Mahonia bealei
Common Name: leatherleaf mahonia 
Type: Broadleaf evergreen
Family: Berberidaceae
Native Range: Western China
Zone: 7 to 9
Height: 4.00 to 10.00 feet
Spread: 3.00 to 8.00 feet
Bloom Time: February to April
Bloom Description: Yellow
Sun: Part shade to full shade
Water: Medium
Maintenance: Low
Suggested Use: Hedge, Naturalize
Flower: Showy, Fragrant
Leaf: Evergreen
Attracts: Birds
Fruit: Showy
Other: Winter Interest
Tolerate: Drought


Winter hardy to USDA Zones 7-9 (perhaps Zone 6 where planted in protected locations) where it is easily grown in moist, well-drained soils in part shade (morning sun or sun dappled shade) to full shade. Also tolerates full sun (albeit often with some bleaching of foliage colors), but only in the cooler northern parts of its growing range. Established plants tolerate some soil dryness and drought. Site in locations protected from exposure to strong winds. Plants will spread by suckering. Unless naturalization is desired, suckers should be promptly removed as they appear. Single specimen shrubs may fruit poorly. Grow more than one shrub together for best fruit production. Easily propagated from cuttings or seed.

Noteworthy Characteristics

Mahonia bealei, commonly known as Beale’s barberry or leatherleaf mahonia, is an evergreen shrub with pinnate compound leaves which typically grows in a multi-stemmed clump to 4-10’ tall but occasionally taller. It is native to western China. It is very similar to M. japonica (native to Taiwan). It has been introduced into the southeastern U.S. where it has escaped gardens and naturalized from Maryland and Virginia south to Alabama and Florida. Leathery, pinnate-compound, holly-like leaves (to 12-18" long) grow in horizontal tiers. Each leaf has 5-8 pairs of narrow, stiff, spiny-toothed, oblong to lance-shaped, dark green leaflets (to 4" long) with a broad terminal leaflet extending to as much as 8” long. Fragrant yellow flowers in loose, spreading to pendant racemes (each to 3-6” long), bloom in late winter to early spring (February- April). Flowers are followed by ornamentally attractive, waxy green fruits which hang in grape-like clusters and mature to blue-black in late spring to early summer. Fruits are attractive to birds. Synonymous with Berberis bealei.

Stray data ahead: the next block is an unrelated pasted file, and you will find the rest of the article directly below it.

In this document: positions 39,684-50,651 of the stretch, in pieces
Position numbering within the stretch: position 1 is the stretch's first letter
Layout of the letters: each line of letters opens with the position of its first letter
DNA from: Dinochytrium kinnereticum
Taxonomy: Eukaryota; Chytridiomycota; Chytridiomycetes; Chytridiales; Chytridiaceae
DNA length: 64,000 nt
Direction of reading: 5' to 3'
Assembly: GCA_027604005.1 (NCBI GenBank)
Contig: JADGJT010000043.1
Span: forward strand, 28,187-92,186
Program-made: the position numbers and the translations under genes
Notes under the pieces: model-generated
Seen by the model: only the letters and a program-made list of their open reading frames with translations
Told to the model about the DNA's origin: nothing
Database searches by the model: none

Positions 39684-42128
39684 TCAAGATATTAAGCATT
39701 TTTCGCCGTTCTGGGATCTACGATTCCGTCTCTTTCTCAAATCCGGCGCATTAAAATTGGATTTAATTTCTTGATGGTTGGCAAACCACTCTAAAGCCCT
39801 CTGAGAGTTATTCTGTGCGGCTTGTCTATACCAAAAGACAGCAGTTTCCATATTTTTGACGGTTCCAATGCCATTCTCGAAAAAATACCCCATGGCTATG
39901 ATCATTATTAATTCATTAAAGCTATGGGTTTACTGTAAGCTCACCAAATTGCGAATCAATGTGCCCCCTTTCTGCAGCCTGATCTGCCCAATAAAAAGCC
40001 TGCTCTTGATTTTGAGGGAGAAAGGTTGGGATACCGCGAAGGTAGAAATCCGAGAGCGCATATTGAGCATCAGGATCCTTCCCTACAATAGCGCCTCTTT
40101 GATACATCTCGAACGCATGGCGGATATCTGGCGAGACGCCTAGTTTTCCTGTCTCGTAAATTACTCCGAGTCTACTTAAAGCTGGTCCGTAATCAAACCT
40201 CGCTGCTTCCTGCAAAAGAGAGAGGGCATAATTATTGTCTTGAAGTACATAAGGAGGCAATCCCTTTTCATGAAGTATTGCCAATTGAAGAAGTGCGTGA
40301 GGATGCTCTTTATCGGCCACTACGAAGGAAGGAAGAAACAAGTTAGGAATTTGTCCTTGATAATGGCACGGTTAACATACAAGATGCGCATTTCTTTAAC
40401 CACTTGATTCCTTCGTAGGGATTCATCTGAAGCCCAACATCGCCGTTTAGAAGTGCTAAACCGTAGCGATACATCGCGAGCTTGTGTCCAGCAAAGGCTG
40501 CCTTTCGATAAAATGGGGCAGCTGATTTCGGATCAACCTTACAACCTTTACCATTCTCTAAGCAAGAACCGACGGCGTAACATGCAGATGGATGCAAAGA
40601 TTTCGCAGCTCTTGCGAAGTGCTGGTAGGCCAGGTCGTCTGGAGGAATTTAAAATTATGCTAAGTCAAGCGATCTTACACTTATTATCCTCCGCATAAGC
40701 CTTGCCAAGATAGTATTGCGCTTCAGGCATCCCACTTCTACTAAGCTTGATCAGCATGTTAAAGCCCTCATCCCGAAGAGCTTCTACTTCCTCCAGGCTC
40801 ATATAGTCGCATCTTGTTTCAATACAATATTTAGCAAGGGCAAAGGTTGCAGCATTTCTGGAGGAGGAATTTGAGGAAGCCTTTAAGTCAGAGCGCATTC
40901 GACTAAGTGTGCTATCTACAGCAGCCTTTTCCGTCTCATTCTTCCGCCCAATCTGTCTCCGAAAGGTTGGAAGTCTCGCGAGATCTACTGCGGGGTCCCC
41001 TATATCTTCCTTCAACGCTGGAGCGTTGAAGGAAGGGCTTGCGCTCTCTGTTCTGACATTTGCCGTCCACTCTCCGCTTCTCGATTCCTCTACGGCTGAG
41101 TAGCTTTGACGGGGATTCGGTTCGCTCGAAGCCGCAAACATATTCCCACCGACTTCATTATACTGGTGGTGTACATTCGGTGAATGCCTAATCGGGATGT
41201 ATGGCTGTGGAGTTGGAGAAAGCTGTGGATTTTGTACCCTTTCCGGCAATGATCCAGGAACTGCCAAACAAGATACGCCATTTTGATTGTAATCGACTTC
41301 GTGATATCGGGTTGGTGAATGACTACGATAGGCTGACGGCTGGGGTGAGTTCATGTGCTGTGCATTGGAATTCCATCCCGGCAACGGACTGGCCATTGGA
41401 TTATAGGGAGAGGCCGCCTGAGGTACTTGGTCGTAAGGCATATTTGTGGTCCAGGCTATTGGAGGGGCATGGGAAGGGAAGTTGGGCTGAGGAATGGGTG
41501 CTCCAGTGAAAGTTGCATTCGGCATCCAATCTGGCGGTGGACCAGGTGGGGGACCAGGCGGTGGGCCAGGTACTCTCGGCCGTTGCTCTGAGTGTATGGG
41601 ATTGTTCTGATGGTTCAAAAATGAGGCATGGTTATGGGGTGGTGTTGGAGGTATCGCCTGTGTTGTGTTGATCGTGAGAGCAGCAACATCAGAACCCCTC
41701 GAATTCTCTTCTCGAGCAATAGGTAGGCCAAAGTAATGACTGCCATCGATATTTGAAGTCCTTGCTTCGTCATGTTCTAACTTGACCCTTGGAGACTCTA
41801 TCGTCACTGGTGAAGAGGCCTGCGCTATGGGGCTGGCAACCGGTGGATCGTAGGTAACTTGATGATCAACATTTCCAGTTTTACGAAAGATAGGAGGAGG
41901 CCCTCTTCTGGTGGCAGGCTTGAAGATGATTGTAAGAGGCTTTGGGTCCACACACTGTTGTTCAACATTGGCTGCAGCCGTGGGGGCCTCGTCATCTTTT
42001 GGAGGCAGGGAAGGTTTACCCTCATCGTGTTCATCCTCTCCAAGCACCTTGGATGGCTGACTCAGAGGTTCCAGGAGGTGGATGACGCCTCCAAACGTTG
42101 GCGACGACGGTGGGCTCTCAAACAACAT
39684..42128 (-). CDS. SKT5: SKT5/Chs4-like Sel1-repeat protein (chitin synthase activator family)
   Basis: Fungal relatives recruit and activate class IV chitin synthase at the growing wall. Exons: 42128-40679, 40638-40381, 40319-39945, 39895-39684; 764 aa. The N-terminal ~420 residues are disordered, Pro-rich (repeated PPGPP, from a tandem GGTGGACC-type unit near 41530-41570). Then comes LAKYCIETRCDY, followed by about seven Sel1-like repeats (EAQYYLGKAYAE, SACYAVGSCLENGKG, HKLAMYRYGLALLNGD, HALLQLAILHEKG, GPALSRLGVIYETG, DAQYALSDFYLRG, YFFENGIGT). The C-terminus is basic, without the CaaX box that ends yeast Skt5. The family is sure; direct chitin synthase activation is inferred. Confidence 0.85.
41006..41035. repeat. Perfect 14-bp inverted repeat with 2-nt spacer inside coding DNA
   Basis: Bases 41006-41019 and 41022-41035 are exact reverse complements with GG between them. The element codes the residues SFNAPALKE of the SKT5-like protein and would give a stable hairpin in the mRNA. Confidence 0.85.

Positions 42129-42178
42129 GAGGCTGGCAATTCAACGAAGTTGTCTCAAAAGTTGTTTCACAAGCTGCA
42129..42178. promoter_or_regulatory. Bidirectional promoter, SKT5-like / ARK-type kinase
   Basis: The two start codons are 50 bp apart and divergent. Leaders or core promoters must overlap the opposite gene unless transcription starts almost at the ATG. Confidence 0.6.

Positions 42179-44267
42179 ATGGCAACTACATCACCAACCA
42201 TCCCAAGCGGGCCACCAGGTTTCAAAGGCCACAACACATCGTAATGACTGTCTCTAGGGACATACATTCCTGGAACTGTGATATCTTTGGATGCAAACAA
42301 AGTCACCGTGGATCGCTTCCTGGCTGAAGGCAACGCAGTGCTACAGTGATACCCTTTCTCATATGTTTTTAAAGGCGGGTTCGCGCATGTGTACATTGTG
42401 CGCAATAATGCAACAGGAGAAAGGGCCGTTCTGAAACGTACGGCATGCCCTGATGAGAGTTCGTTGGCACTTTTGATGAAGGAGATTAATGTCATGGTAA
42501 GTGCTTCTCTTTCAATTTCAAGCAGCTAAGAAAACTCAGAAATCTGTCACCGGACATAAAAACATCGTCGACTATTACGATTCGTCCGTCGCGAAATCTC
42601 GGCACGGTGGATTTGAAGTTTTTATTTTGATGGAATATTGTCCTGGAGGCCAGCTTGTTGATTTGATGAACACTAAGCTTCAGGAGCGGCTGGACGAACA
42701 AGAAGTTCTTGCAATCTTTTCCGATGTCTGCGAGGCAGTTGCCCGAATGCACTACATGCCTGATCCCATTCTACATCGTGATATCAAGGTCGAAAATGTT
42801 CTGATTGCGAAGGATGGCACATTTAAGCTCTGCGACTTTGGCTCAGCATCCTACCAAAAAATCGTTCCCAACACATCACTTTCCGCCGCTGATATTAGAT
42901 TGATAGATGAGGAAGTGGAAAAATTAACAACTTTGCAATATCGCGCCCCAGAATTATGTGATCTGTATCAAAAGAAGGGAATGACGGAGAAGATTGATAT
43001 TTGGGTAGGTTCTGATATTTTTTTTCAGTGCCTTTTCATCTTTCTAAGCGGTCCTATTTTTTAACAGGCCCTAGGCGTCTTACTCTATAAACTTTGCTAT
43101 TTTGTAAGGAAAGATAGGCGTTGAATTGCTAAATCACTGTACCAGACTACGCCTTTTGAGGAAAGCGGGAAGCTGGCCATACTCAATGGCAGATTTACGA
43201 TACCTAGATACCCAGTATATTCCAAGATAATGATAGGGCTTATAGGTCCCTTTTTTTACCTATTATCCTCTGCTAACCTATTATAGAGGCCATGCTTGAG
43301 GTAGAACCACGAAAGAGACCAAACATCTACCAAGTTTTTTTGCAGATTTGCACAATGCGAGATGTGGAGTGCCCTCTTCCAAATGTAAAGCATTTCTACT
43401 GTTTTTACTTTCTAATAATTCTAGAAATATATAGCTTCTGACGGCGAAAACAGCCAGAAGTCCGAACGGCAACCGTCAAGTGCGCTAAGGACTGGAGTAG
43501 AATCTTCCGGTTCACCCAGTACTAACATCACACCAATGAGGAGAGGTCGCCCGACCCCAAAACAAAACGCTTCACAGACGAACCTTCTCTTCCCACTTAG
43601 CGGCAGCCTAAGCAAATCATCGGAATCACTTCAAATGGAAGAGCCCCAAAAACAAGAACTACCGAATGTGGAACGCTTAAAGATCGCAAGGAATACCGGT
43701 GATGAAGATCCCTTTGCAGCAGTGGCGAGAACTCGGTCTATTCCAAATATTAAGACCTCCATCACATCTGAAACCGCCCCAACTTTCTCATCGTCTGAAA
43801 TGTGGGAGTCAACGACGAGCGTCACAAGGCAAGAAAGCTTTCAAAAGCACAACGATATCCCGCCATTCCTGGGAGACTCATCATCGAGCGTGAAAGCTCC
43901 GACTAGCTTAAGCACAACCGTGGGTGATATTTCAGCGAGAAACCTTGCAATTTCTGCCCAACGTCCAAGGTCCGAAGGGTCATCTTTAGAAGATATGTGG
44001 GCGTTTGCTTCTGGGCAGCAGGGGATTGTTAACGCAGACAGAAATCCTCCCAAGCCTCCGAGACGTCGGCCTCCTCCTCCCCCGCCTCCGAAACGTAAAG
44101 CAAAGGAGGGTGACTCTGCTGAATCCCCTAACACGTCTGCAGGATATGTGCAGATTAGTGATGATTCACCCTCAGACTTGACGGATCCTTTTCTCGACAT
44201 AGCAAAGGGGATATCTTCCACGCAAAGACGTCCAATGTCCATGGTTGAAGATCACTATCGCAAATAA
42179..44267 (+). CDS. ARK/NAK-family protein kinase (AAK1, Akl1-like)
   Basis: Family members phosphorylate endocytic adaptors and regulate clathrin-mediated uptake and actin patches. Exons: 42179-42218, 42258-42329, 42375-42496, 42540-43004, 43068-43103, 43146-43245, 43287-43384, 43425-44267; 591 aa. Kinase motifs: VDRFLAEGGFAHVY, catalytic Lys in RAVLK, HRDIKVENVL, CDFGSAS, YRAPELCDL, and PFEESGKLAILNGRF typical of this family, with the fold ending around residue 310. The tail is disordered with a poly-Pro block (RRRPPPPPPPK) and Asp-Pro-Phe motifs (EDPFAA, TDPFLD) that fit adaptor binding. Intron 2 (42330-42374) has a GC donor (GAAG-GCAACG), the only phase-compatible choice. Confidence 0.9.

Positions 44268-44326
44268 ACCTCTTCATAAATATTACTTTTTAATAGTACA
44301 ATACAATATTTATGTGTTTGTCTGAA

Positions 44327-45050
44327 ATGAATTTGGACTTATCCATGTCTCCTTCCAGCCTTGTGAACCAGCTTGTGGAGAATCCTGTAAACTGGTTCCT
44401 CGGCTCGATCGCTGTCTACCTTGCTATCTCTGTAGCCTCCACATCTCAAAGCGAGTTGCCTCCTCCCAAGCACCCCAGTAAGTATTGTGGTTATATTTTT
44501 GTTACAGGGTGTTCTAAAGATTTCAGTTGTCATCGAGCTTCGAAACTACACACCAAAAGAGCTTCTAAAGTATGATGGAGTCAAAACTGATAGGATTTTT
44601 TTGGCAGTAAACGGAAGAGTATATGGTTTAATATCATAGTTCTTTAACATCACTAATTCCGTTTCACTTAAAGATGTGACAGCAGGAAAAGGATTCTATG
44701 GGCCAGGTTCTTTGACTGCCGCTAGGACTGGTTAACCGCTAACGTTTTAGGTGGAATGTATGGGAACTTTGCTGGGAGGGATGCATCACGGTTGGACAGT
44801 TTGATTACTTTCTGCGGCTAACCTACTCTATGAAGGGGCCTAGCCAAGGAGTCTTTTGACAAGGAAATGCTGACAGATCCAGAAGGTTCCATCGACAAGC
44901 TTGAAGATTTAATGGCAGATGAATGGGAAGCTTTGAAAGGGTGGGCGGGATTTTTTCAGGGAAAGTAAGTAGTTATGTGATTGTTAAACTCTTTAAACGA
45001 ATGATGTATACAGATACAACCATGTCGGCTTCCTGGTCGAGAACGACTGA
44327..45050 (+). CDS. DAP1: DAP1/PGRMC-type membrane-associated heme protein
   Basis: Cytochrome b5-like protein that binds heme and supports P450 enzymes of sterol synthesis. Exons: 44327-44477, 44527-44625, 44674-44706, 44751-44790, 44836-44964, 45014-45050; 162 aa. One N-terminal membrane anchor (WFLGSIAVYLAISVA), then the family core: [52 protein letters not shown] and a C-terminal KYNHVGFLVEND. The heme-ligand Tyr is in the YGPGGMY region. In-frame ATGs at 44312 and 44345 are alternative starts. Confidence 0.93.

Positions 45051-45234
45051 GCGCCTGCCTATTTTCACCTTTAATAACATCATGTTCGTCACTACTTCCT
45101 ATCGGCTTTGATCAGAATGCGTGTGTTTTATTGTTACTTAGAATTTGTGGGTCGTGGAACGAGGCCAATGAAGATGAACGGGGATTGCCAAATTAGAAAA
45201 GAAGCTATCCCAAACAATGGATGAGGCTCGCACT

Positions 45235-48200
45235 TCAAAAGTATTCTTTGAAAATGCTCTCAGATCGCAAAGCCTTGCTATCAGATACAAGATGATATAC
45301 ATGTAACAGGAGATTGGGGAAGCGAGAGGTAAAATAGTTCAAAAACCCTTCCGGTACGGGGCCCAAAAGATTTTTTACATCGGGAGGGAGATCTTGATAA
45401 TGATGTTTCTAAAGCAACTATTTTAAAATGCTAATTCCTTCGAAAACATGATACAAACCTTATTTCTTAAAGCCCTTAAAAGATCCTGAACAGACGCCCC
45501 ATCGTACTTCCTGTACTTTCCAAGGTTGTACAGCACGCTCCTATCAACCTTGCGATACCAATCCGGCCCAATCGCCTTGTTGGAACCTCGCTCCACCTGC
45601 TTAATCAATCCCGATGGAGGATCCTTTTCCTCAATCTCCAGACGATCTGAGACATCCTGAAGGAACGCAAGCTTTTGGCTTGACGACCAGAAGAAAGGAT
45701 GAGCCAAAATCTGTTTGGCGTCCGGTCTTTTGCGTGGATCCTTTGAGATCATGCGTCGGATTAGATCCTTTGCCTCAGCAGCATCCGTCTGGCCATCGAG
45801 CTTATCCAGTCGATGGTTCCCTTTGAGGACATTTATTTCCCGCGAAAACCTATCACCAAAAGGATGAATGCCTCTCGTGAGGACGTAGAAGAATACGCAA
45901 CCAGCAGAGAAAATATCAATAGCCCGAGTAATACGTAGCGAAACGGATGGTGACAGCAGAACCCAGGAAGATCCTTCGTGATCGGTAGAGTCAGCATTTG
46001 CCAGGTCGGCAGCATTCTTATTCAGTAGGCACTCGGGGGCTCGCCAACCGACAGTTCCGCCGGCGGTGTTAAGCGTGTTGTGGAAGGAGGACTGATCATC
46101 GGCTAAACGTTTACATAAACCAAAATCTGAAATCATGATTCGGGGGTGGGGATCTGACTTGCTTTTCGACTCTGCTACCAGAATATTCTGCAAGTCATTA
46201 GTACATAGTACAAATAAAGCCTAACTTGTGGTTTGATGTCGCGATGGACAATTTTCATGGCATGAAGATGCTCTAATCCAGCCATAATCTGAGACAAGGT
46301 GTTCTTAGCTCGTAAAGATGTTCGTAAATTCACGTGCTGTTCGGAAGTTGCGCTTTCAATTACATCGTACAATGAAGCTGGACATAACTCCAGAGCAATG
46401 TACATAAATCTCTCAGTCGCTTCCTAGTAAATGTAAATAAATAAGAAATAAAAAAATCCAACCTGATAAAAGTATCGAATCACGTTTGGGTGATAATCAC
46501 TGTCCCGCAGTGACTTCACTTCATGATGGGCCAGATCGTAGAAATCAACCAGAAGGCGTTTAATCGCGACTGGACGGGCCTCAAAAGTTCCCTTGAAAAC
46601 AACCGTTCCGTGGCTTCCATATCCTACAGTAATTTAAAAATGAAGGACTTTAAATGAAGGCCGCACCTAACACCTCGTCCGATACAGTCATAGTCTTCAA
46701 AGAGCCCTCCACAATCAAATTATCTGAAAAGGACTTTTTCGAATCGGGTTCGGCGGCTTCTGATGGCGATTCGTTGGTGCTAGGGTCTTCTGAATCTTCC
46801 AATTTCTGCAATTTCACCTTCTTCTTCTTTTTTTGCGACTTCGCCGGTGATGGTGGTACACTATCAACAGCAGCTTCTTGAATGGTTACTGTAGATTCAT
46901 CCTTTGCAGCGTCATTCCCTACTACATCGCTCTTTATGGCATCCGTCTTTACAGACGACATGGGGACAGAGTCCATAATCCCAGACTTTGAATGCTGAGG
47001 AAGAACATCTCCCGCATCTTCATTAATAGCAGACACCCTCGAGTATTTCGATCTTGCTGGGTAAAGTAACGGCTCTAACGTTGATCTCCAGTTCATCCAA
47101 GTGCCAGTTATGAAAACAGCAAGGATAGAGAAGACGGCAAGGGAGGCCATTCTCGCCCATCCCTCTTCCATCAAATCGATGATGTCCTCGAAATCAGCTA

Genus name honors Bernard M'Mahon (1775-1816), American horticulturist and author of The American Gardener's Calendar (1806).

Specific epithet probably honors a person named Beale who lived in China in the early to mid-1800s, but it is unclear today as to which Beale deserves the honor. Thomas Chaye Beale, Scottish merchant who became Portuguese Consul to Shanghai in 1851, is a likely candidate according to many historians.


No serious insect or disease problems. Leaf spots, powdery mildew and rusts may occur. Watch for aphids, scale and whiteflies.


Best in small groupings in part shade woodland areas. Shrub borders. Foundations. Slopes. Screens. Barrier plants (spiny leaves).